Goshen News, Goshen, IN

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October 21, 2012

YOU SHOULD KNOW: Goshen resident brings community, students together to benefit education

GOSHEN — Michelle Kercher spends her days connecting school children to role models in the community as the coordinator of volunteers for Goshen Community Schools.

Through her recruitment efforts, entire classes of second graders are learning “Real Men Read.”

Other students are getting one-on-one attention from “Reading Buddies.”

Those two programs are funded by United Way of Elkhart County mini-grants. Kercher’s job of 18 months is also funded through the United Way. She also works at West Goshen Elementary School, recruiting volunteers to help out in classrooms with the ICARE program. That position is funded through Title 1, a federal program.

The former Michelle Keidaish grew up near Parkside Elementary School in the 1,000 block of Eighth Street, where her mom still lives. In high school, she was a diver for three years and in Crimsonaires for one.

After graduating from Butler University, she worked as a Title 1 paraprofessional at Chandler Elementary School, then for six years as a kindergarten teacher in Middlebury. She stayed home with her children for five years, then served as director of the Good Shepherd Preschool.

Kercher’s current job is all about involving the community in the education of its children.

In the “Real Men Read” program, male volunteers visit second grade classes in all the schools for four weeks from October to November.

“They read a picture book to the class, talk about their job, and how reading impacts their personal life,” Kercher said.

“Real Men” volunteers include local lawyers, the mayor, fire and police chiefs and the director of a local funeral home. Kercher said volunteers from all walks of life are welcome. She said one goal of the program is to involve more Latinos and other minority volunteers, so the volunteer pool reflects the diversity of the student population.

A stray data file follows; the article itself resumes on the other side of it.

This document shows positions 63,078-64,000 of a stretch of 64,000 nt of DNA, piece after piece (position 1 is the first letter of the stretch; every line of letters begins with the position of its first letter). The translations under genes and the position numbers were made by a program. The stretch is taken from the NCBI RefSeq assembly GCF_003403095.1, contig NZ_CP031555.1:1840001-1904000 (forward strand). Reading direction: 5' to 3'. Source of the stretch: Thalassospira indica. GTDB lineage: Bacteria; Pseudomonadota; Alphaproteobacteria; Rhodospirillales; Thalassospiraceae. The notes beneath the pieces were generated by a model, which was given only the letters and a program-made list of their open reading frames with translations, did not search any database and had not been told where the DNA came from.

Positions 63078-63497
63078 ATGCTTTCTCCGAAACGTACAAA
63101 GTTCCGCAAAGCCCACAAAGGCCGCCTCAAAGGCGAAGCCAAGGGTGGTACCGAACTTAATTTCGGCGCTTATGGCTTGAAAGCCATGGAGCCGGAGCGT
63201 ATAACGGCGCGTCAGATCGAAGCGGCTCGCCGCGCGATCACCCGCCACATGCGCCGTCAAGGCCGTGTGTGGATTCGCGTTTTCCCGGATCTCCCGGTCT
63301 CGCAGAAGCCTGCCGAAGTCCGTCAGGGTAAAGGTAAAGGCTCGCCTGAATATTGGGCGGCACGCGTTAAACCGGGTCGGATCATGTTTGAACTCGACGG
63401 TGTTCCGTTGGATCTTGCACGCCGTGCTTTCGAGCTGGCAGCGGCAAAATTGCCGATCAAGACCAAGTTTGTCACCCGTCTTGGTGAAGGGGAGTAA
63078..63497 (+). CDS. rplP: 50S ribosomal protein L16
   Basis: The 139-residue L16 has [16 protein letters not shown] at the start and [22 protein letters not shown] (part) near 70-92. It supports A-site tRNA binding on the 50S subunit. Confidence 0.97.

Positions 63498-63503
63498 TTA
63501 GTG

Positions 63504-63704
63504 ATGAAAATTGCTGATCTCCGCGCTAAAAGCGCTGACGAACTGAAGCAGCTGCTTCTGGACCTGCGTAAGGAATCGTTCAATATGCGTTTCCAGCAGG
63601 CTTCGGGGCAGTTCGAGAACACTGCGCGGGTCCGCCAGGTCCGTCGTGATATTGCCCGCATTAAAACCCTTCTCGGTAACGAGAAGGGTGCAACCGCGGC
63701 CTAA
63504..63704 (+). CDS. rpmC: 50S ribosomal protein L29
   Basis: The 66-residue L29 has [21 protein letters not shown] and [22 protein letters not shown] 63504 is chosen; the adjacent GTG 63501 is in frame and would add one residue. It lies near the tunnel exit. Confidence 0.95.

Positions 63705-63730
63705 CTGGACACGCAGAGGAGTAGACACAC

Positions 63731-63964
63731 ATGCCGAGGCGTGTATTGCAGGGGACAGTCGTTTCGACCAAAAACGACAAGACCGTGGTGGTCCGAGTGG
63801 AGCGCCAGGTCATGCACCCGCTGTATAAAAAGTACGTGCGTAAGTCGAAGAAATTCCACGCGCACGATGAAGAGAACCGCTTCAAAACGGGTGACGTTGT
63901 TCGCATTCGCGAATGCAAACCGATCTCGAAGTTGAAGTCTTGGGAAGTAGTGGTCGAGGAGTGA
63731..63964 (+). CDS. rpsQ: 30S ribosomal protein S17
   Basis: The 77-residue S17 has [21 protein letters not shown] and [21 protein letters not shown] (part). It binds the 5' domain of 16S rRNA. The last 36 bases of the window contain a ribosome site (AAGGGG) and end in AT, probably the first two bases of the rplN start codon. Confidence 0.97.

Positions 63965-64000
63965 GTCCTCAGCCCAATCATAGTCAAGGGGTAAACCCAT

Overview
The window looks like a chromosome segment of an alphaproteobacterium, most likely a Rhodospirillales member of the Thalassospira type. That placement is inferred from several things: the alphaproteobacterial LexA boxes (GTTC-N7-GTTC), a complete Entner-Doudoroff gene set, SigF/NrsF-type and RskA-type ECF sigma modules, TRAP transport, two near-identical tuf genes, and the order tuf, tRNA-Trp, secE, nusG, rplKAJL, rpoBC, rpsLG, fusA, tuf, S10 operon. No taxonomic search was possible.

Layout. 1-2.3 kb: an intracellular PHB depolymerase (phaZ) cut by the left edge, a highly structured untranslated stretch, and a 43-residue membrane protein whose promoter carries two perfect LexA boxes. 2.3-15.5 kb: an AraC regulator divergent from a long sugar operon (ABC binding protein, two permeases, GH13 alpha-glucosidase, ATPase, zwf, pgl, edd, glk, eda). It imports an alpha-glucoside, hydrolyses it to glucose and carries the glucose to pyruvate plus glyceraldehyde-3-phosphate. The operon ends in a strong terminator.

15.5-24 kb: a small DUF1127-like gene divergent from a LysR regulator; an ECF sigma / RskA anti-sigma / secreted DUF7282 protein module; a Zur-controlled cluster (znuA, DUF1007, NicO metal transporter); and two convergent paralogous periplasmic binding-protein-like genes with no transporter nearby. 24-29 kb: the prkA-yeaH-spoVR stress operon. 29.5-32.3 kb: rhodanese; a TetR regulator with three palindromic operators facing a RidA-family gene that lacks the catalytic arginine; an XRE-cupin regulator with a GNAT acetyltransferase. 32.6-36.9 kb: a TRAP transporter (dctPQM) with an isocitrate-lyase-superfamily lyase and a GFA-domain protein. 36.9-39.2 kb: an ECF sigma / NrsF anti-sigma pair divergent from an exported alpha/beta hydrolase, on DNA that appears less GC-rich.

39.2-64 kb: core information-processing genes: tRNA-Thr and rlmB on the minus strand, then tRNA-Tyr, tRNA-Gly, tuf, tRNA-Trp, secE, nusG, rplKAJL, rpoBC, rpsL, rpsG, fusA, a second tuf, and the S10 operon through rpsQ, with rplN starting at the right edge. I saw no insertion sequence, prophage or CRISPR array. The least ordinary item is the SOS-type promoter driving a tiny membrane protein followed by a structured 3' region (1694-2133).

“The idea behind the program is that a lot of the students don’t have a strong male role model in their life,” Kercher said. “It enables us to get more men connected with the schools.”

With Reading Buddies, volunteers spend an hour on Tuesdays or Thursdays in the afternoon reading to their “buddy” and being read to, along with other activities.

Last year, one company that participated was Yoder-Ainlay-Ulmer and Buckingham. Five employees were allowed to volunteer on company time.

“Our goal is to build relationships with as many businesses as we can,” Kercher said.

The idea is to get as many businesses as possible to commit two volunteers for the duration—one for each Tuesday and one for each Thursday from Feb. 4 to March 25.

“That is a nine-hour commitment with training,” Kercher said.

Schools involved include Model, Parkside and Waterford, with West Goshen’s program pending. A total of 160 volunteers are needed.

Anyone interested can call or email Kercher at mkercher@goshenschools.org 535-3086.

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Last weekend (July 12) the Goshen Parks Department held its Kid’s Try-athlon to promote childhood fitness and this week (July 18) the new bicycle trail is open to the fairgrounds in Goshen, offering residents a healthy way to get to the annual agriculture exposition. Have you joined the local fitness movement?

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